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Apple fixes iPhone software flaws used in widespread hacks of Russians

The announcement by the U.S. phone maker gives credibility to reports by the Russian security company Kaspersky Lab

(Carolyn Fong for The Washington Post)
2 min

Apple on Wednesday said it had fixed two newly discovered security flaws in its iPhones and iPads that had been used to hack thousands of devices in Russia, underscoring the seriousness of a campaign that Russian intelligence blamed on the United States.

Apple credited the discovery of the flaws to researchers from Russian security software maker Kaspersky Lab, which said three weeks ago that its senior employees were among those targeted. At the same time as Kaspersky’s initial announcement, Russia’s Federal Security Service, known as the FSB, accused the National Security Agency of being responsible. It did not provide evidence or explain how it reached that conclusion. The NSA did not respond to a request for comment.

Russia says thousands of iPhones were hacked, blames U.S. and Apple

Kaspersky said previously that the attack worked by sending an iMessage with a malicious attachment. Without ever seeing that message, the phone’s user would be infected and the attacker could run code of their choosing. The infection would disappear when users turned their phones off and on again, which experts say consumers should do at regular intervals. Apple’s optional Lockdown Mode also blocked the attacks.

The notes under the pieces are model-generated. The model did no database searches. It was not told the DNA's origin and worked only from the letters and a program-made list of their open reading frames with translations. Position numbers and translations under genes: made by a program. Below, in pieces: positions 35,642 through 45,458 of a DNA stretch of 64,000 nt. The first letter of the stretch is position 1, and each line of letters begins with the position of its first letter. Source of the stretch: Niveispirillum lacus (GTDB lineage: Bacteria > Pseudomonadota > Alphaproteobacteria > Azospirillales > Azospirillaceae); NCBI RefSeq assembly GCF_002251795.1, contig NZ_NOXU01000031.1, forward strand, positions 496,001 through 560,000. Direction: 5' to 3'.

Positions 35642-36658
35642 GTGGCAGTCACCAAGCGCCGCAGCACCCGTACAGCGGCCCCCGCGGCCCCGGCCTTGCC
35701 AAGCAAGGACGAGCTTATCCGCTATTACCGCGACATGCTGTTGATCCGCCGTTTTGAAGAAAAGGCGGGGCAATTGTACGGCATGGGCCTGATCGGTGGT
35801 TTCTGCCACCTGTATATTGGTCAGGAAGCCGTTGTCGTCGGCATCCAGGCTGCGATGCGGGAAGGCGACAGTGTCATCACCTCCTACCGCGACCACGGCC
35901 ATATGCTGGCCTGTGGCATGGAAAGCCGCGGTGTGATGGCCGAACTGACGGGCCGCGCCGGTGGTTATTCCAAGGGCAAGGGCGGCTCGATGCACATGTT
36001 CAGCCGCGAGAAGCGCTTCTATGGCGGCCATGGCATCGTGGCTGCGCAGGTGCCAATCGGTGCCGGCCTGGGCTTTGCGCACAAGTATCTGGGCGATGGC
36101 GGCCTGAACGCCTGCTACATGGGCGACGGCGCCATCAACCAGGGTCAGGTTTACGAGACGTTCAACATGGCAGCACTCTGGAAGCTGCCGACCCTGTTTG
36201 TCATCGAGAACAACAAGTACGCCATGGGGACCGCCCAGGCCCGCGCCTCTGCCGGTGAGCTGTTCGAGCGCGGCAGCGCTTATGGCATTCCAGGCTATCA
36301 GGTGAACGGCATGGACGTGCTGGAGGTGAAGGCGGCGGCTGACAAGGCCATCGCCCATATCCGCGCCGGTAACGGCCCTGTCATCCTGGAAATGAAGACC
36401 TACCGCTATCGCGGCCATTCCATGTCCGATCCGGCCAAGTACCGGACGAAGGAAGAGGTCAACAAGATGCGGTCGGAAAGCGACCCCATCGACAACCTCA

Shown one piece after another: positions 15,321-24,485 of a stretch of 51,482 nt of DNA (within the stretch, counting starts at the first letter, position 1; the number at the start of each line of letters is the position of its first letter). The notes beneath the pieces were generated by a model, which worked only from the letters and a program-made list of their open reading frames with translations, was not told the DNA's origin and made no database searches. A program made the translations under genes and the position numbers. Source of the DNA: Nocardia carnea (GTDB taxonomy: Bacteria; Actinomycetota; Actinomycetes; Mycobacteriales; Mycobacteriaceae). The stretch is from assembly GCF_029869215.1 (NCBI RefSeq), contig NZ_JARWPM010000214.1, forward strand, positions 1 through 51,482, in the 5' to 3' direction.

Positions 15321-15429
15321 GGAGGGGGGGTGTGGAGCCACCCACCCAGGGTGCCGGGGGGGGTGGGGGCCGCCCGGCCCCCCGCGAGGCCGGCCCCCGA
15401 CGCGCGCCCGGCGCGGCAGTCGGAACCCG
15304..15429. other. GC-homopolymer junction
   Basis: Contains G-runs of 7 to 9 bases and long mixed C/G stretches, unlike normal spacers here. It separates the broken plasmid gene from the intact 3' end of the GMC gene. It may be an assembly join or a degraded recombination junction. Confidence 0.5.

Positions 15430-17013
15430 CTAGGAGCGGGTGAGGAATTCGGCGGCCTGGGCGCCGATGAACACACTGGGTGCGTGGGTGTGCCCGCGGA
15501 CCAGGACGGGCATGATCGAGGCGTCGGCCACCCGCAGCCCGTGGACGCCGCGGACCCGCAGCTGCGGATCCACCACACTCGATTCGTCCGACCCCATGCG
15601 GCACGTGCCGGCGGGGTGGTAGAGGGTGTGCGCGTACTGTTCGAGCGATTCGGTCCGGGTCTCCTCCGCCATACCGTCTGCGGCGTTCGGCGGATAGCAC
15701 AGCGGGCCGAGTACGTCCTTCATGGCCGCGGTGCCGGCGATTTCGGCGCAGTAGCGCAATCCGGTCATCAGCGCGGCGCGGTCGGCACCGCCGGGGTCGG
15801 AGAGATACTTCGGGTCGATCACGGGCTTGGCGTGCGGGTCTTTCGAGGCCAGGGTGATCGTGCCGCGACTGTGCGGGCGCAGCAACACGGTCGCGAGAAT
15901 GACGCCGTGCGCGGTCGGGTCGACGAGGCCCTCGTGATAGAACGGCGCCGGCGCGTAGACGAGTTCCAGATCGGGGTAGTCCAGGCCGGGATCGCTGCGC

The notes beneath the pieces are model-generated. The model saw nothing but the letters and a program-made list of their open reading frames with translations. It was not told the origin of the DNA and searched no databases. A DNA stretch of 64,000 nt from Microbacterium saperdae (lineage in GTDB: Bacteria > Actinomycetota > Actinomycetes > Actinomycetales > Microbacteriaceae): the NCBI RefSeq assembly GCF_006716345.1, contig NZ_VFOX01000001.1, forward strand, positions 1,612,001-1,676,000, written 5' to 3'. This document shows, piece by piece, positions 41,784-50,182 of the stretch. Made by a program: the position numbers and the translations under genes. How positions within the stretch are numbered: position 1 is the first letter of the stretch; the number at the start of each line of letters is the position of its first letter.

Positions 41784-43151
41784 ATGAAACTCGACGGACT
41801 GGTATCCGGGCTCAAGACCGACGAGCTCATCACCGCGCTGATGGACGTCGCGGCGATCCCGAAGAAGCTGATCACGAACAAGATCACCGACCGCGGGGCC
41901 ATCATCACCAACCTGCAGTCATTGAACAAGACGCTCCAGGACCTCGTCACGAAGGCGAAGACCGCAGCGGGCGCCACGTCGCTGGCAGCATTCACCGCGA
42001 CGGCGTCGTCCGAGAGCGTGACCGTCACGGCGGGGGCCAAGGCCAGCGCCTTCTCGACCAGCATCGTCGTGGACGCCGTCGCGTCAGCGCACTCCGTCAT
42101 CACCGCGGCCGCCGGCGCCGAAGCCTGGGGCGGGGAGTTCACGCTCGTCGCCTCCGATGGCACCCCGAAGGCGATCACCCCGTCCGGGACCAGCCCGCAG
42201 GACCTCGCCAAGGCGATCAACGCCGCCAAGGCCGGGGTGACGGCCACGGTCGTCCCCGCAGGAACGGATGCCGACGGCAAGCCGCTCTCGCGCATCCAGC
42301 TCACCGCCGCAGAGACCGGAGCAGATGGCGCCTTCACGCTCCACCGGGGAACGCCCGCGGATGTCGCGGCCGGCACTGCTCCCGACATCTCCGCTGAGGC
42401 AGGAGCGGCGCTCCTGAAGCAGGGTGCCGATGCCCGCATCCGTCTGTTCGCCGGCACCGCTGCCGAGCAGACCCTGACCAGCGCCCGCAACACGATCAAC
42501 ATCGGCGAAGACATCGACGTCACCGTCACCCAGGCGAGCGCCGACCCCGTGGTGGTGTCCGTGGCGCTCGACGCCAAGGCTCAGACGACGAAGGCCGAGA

On Wednesday, Kaspersky gave more detail, saying that the malicious code installed after infection had 24 commands, including extracting passwords from Apple’s Keychain, monitoring locations, and modifying or exporting files.

“As we delved into the attack, we discovered a sophisticated iOS implant that displayed numerous intriguing oddities,” said Kaspersky’s Georgy Kucherin, one of three credited by Apple with discovering the vulnerabilities. Kaspersky dubbed the attack Triangulation, and it and others have released tools to check if devices are infected.

Apple said the fixes would protect iPhones running iOS 15.7 or earlier, which became out of date in September. More recent versions of the operating system had other improvements that made them impervious to the attacks. Apple said 90 percent of customers who bought devices in the past four years have updated to iOS 16, the latest major release.

Kaspersky thanked Apple for working with it to analyze and repair the flaws.

Kaspersky in the past has exposed a number of the most sophisticated spying tools the NSA is known to have worked on, including some related to Stuxnet, which disabled Iranian uranium enrichment tools.

U.S. officials later said that Kaspersky’s consumer anti-virus program had been used to extract classified material from an intelligence employee’s home computer. Kaspersky was banned from federal machines, and its share of the U.S. market plummeted.

The infection technique used in Triangulation is similar to that used by NSO and other vendors of high-end spyware. The White House and other U.S. officials have blacklisted NSO for dealing with repressive governments that then spied on innocent citizens.